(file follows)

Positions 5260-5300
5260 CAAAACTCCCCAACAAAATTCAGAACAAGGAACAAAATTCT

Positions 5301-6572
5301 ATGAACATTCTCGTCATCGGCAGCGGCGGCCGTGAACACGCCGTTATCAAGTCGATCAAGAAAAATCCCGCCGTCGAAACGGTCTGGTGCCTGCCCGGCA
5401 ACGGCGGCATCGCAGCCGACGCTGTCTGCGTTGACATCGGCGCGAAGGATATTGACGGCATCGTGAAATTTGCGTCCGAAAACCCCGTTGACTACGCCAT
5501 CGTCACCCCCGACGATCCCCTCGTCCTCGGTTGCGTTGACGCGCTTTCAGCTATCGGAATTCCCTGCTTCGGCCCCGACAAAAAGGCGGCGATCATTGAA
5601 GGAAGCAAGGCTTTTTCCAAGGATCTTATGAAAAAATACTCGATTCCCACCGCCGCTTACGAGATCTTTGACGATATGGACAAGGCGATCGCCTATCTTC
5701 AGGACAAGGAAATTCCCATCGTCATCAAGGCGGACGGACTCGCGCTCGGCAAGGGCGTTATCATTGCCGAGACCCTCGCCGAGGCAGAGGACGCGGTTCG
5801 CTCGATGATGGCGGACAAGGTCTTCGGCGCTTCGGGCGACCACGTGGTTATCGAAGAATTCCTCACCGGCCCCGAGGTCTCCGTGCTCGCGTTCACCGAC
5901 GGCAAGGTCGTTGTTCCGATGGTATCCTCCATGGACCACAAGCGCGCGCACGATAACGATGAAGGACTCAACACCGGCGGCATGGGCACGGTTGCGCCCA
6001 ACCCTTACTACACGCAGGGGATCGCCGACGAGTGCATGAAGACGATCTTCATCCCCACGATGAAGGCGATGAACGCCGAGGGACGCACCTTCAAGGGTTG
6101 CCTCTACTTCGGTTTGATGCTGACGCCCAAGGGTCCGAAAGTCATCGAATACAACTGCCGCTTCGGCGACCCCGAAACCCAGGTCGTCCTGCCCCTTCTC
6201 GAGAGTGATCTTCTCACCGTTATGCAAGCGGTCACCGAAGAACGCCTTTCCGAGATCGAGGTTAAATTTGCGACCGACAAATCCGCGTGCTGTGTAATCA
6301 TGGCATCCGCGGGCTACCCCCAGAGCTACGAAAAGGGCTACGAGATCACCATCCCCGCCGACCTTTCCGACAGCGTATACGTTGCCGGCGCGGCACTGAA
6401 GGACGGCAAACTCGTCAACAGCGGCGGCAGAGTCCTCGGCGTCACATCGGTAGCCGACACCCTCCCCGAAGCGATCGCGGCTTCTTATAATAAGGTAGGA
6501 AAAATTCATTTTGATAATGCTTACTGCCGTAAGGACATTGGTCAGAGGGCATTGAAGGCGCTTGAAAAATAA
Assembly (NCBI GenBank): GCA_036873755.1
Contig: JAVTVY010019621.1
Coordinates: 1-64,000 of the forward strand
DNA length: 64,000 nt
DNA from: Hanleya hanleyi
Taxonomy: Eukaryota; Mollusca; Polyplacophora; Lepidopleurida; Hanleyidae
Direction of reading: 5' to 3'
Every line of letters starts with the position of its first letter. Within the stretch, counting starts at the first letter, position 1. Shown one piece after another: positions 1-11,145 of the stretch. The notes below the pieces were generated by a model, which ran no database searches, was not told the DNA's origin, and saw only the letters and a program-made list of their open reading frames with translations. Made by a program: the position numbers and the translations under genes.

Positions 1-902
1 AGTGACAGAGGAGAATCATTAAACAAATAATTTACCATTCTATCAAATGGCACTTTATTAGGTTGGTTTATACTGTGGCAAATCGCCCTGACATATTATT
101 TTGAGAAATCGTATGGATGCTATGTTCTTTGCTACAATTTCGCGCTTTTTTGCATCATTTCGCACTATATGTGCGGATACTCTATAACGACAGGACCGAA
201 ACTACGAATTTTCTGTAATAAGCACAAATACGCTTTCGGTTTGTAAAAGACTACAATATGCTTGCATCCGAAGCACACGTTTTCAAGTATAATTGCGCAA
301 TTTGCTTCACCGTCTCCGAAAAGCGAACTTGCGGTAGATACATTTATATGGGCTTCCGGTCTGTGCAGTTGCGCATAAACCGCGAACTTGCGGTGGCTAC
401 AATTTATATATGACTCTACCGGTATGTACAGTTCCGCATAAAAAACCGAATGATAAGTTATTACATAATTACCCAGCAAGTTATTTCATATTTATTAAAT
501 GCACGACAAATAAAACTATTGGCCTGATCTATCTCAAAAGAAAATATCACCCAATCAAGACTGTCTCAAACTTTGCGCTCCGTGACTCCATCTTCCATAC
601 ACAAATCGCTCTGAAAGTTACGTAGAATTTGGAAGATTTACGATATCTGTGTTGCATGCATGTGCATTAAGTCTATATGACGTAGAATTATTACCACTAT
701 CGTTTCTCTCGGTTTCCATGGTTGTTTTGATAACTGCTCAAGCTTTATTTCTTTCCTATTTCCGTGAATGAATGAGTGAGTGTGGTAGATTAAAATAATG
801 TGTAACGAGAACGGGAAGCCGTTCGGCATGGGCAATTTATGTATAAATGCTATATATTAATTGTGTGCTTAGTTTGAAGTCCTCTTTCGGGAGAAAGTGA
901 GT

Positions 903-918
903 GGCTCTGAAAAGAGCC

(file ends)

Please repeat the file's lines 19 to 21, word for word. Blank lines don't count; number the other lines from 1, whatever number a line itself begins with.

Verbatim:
Coordinates: 1-64,000 of the forward strand
DNA length: 64,000 nt
DNA from: Hanleya hanleyi